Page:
rn: “Activists’ Night Out”


Jan Slakov

Dear RN,

This weekend I was up in Halifax to be at a surprise birthday party for a
long time activist and supporter of activists and artists and other good
things, Martin Rudy Haase.

One of the other main organizers was Elizabeth May, one of Canada's
best-known and loved environmental activists. She told Rudy some activists
were having an "Activists' Night Out" and would like to hear him speak on
his years of activism and some of the highlights. She even had fake posters
for the event made up and Rudy ended up distributing them, unknowingly
inviting people to his surprise birhtday party!

We had lots of fun and Rudy's talk gave me lots to reflect on. Since a
couple of the people at that event are on this list, and since the
reflections are pertinent, I'm sharing them with you.

Rudy has led an amazing life. He has rubbed elbows with some of the big
names in history (eg. took Albert Einstein out sailing, danced with Grace
Kelly and accepted surrender from a Japanese officer at the end of WW II).
Within his own family the tension between "left" and "right" has been
dramatic: his mother was part of a family that included Communists while his
father was an conservative-Republican who was responsible for launching Joe
McCarthy's political career! (Thankfully, when he saw how outrageous
McCarthy's witch-hunt was he withdrew his support.)

Once the FBI arrived at Rudy's house with their huge file and proceeded to
ask Rudy all sorts of questions. Had he indeed donated to Julius and Ethel
Rosenberg? Did he have any revolutionaries in the family? Yes, Rudy,
replied, and pointed to a portrait of Colonel Jeduthan Wellington (from the
US revolution) on the wall. The FBI agents got angry at Rudy making fun of
them and things began to get kind of nasty. Then Rudy said they had better
smarten up or he would tell his father's friend Joe McCarthy about them.
They then begged Rudy not to and left, for good.

Later I was talking with Elizabeth about how much worse the repression was
at that time. At times we feel we are living in a quasi-fascist state, and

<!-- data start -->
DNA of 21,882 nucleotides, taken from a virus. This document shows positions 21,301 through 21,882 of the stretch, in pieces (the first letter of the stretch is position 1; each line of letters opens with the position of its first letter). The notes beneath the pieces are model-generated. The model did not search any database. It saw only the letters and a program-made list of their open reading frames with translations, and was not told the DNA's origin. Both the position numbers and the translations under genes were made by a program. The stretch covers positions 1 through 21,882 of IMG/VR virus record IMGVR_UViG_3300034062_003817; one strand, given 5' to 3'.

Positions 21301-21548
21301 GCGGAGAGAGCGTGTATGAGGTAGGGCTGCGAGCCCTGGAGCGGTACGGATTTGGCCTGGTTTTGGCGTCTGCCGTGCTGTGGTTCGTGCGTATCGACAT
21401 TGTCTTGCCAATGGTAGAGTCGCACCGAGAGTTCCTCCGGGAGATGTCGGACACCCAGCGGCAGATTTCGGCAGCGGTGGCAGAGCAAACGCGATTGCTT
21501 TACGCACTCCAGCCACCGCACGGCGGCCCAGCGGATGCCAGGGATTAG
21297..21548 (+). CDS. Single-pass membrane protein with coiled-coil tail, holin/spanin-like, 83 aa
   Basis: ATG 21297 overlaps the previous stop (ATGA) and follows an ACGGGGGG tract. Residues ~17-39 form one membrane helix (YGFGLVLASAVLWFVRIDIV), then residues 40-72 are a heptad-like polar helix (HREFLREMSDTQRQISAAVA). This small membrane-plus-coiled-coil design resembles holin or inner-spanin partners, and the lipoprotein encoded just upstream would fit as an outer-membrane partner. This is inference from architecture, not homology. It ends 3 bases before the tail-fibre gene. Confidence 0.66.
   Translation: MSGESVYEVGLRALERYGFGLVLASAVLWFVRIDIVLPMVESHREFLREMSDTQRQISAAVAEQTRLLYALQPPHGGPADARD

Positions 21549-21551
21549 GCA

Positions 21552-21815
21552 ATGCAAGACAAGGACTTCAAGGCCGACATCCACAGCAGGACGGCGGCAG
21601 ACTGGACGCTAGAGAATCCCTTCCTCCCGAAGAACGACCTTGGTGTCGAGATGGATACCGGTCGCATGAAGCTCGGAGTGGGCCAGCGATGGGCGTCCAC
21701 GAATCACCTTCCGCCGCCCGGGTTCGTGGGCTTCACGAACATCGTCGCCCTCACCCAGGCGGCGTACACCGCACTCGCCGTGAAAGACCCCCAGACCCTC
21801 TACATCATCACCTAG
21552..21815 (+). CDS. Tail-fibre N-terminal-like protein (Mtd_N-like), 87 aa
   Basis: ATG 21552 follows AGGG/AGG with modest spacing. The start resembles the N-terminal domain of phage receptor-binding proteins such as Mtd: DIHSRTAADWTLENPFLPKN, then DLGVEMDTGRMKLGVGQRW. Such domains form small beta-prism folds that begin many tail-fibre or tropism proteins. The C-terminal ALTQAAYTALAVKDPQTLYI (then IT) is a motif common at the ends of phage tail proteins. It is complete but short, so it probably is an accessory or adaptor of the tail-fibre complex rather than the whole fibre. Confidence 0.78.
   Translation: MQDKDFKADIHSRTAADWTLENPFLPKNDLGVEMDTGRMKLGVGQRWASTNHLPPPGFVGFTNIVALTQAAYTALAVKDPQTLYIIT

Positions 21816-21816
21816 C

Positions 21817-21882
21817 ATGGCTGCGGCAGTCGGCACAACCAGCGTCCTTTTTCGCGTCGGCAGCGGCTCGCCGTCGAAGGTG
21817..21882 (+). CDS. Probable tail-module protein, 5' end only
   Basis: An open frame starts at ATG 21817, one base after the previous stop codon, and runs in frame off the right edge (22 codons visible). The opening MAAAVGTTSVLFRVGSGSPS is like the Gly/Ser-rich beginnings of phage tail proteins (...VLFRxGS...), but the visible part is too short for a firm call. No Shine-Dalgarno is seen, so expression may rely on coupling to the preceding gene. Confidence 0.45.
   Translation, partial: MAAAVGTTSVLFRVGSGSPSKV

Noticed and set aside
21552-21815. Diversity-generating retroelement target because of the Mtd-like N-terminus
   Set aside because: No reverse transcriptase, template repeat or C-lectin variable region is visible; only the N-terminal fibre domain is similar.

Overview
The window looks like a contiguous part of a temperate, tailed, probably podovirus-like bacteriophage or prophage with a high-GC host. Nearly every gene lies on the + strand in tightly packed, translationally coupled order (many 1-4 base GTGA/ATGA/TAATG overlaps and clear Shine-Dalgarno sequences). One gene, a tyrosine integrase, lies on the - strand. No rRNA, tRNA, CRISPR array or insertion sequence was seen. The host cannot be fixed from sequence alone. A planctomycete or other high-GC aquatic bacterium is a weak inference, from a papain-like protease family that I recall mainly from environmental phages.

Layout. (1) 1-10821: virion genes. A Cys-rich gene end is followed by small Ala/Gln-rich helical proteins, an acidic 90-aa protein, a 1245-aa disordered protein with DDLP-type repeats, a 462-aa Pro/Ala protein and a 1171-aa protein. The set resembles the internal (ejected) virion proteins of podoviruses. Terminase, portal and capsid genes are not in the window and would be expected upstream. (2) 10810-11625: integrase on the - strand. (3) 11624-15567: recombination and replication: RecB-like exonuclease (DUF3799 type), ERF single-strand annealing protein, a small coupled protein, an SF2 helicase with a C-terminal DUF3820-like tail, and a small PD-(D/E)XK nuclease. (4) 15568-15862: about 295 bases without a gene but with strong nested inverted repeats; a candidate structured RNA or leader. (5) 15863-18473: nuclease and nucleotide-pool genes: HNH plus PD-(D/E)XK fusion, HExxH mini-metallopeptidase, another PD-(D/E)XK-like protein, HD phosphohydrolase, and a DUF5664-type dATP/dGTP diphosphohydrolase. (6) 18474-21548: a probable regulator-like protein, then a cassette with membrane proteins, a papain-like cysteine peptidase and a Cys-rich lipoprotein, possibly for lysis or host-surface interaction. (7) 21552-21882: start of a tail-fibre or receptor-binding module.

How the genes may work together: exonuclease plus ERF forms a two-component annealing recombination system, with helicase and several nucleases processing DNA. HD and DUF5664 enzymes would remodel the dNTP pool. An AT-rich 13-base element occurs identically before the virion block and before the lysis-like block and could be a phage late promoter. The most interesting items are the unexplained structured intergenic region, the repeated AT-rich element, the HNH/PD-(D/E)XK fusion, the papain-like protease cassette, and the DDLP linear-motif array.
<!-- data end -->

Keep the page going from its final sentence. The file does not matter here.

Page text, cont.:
there are indeed disturbing trends now. However, I feel more hopeful when I
think that, in many ways, we can more easily work to make a better world now
than was possible say 40 years ago.

Elizabeth herself experienced some of the Cold War craziness, even though
she was just a child at the time. Her mother was an anti-nuclear activist
and Elizabeth & her brother, then in the US, were shunned by other kids in
school as "communists"! Rudy also experienced shunning. The Boston Herald
once printed an article about the petition Rudy had presented to the UN ask
it to stop the US from using UN trust territories for their nuclear tests
(eg. the Bikini Islands). "UN Mum on Belmont Man's Protest Against Island
Blasts" (April 29, 1954). After that article appeared, Rudy had to close his
bank account in Belmont because the tellers refused to serve him!

What is possible now that wasn't before? I think the problems we face are so
inter-related (read "complex" in most peoples' eyes) and they truly threaten
each and every one of us, that we can approach almost any person and help
them contribute usefully to making a better world.

I'll give an example from Rudy's own work that shows the kind of alliances
we ought to dare to make. Once the governor of Mass. had signed an bill to
build an expressway along the Charles River which would have entailed
cutting magnificent trees & destroying the parkland between Harvard & the
river. People were despondent at the thought of losing those trees; they
felt the "democratic process had spoken" and there was nothing more that
could be done but Rudy pointed out the trees still had not been cut. He
arranged for students to keep a round-the-clock vigil on the trees and to
notify activists who at a moment's notice would come and tie themselves to
the trees to keep the chain saws at bay. One of these activists was the
governor's mother!

Well, those trees along Memorial Drive in Cambridge, Mass. are still
standing today! (The group through which Rudy has done much of his
conservation work is called Friends of Nature and membership is a mere $7
Can. per year. FoN exists in the US too but I'm not sure what the membership
fee is in US$. If you would like to join or simply to write to Rudy, here's
the address: R. Martin Haase, Friends of Nature, Box 281, Chester, NS
Canada, B0J 1J0.)

I cannot send this without also including a plug for the group both Rudy and
Elizabeth May struggle to keep going, the Sierra Club. Elizabeth is the
executive director of the Canadian Sierra Club (although this year she is
teaching full time and not being paid for her work for the Sierra Club). The
Sierra Club helped many Canadian young people go to the WTO protest in
Seattle (including Aaron Koleszar; actually Rudy paid Aaron's way back to
Seattle to face the charges which were dropped after the ticket could be
reimbursed). The Sierra Club also keeps the Campaign for Nuclear Phase-Out
alive. It is working hard to get half-decent protected species legislation
passed, to get cosmetic pesticides phased out, etc., etc. We need members to
boost this excellent work. Regular membership costs $30. For more
information you can contact the Sierra Club at <•••@••.•••> / 412-1
Nicholas St., Ottawa, ON K1N 7B7 (613) 241-4611 Fax: (613) 241-2292.

all the best, Jan